Price transparency is laudable in principle but difficult in practice. I am not convinced you can successfully regulate for it. I think you should experiment but with caution. The information in Annex 2 varies considerably from case type to case type. Where you are confident of specifying it seems reasonably clear the market is already responding (albeit not as transparently as one would hope). Intervention here may speed things along: towards conveyancers having a standard online quote tool perhaps, where they have the website capability. This may favour larger, potentially more expensive providers – another reason why it is important to monitor price movements during and beyond the implementation of any reform. There are some other problems with price transparency:
- I wonder if the accuracy of the price information be checked? What level of exceptions to the rule will be permitted?
- The complexity of information that might be recorded (such as varied pricing models, and exceptions to fixed fees) may encourage the kind of information overload and unhelpful drafting which was associated with Client Care letters when they were first introduced by the Law Society.
- Research on CFAs dating back to their introduction (Yarrow and Abrams) serves as a reminder that information can be as confusing as it is helpful. The SRA needs to tread very gently in requiring overly complex information – and should lead work, with consumer groups and others, on how best to explain standard features of – for example, CFAs and/or evaluating existing toolkits. Again the questions you should be asking are user-focused – do they inform? Do they change behaviour?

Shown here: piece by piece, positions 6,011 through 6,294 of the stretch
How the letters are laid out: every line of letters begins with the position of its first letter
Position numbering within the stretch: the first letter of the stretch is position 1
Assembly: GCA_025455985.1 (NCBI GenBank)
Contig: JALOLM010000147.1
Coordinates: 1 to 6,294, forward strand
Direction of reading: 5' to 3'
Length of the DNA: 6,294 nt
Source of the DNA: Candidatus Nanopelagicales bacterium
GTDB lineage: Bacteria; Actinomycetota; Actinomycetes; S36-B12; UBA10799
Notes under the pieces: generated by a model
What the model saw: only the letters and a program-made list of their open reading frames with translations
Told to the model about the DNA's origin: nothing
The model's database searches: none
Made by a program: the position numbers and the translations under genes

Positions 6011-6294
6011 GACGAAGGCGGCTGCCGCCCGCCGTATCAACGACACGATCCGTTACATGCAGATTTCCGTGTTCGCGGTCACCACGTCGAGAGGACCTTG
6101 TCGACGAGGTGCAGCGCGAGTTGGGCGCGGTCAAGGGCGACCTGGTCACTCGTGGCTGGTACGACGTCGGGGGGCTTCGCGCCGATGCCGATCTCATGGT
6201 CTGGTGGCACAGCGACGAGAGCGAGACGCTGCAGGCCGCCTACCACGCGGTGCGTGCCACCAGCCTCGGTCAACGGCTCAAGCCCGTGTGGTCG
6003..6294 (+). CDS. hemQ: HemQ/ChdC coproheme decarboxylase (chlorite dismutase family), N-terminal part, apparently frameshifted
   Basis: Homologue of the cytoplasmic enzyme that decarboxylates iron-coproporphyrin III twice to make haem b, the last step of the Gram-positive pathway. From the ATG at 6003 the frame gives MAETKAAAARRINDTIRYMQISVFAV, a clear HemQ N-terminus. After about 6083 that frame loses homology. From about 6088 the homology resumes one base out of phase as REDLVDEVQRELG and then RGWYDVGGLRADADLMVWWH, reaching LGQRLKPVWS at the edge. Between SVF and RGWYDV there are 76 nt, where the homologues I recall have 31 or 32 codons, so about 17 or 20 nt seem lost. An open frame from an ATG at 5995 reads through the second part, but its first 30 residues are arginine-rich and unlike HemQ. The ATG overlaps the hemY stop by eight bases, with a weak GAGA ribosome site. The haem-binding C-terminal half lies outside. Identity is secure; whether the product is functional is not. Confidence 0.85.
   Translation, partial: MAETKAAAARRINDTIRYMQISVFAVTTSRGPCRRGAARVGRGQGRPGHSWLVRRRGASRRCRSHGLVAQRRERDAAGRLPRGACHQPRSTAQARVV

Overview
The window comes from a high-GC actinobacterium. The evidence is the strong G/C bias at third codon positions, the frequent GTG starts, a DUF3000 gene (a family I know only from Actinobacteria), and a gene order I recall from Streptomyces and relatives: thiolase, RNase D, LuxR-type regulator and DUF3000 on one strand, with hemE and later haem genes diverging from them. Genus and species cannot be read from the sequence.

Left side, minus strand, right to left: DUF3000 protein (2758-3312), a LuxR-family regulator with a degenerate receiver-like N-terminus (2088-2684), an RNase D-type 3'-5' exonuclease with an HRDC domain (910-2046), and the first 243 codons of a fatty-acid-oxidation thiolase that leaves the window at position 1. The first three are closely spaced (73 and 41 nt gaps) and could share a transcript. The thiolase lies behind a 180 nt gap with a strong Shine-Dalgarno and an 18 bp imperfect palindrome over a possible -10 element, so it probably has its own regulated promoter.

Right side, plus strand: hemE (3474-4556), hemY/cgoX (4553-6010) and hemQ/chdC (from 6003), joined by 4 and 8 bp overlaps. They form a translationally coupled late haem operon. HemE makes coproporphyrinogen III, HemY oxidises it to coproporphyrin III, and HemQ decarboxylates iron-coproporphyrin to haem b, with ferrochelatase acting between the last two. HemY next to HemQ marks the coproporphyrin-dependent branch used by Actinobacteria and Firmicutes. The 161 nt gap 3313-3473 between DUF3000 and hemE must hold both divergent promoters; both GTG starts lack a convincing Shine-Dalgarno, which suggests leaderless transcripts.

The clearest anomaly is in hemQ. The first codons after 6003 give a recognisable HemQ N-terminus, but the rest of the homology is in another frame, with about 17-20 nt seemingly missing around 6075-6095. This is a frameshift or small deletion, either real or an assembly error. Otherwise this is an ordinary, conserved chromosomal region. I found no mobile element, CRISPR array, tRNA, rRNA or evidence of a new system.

The proposal to provide indicative timelines on services is interesting. This is something which one suspects will confuse rather than aid clients; is not something which research suggests, as far as I am aware, generally informs their purchasing decisions. Indicative timelines are likely to be highly hedged by exceptions. I struggle to see the case for regulating to require them. It seems disproportionate and unlikely to achieve valuable gains for the consumer. It is the kind of micro-regulation which the SRA has sought to distance itself from too.
I am broadly supportive of the introduction of required and digital logos. The impact of the compensation fund logo on consumer understanding and behaviour might benefit from evaluation if it imposes significant costs on firms or the SRA itself.
I support the requirements to publish information on how to make first tier and LeO complaints. This is important information for consumers and the website is the obvious place to require it.